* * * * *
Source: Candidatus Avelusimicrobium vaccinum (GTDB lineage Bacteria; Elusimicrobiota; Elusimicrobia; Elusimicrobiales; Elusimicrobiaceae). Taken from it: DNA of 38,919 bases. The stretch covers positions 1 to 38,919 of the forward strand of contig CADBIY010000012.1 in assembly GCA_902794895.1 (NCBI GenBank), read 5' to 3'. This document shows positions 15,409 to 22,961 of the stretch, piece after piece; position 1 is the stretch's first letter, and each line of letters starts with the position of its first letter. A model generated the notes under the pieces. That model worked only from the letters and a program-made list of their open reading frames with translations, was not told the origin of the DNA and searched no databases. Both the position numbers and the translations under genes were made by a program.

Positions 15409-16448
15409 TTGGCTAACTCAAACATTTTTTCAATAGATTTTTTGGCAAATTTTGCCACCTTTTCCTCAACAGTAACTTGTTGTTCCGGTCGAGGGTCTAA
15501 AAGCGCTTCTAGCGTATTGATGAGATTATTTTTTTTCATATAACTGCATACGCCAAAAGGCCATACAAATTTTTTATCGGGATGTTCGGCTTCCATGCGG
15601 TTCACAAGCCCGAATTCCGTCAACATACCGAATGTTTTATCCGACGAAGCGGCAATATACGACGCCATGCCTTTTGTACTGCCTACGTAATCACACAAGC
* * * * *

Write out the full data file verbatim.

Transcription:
Source: Candidatus Avelusimicrobium vaccinum (GTDB lineage Bacteria; Elusimicrobiota; Elusimicrobia; Elusimicrobiales; Elusimicrobiaceae). Taken from it: DNA of 38,919 bases. The stretch covers positions 1 to 38,919 of the forward strand of contig CADBIY010000012.1 in assembly GCA_902794895.1 (NCBI GenBank), read 5' to 3'. This document shows positions 15,409 to 22,961 of the stretch, piece after piece; position 1 is the stretch's first letter, and each line of letters starts with the position of its first letter. A model generated the notes under the pieces. That model worked only from the letters and a program-made list of their open reading frames with translations, was not told the origin of the DNA and searched no databases. Both the position numbers and the translations under genes were made by a program.

Positions 15409-16448
15409 TTGGCTAACTCAAACATTTTTTCAATAGATTTTTTGGCAAATTTTGCCACCTTTTCCTCAACAGTAACTTGTTGTTCCGGTCGAGGGTCTAA
15501 AAGCGCTTCTAGCGTATTGATGAGATTATTTTTTTTCATATAACTGCATACGCCAAAAGGCCATACAAATTTTTTATCGGGATGTTCGGCTTCCATGCGG
15601 TTCACAAGCCCGAATTCCGTCAACATACCGAATGTTTTATCCGACGAAGCGGCAATATACGACGCCATGCCTTTTGTACTGCCTACGTAATCACACAAGC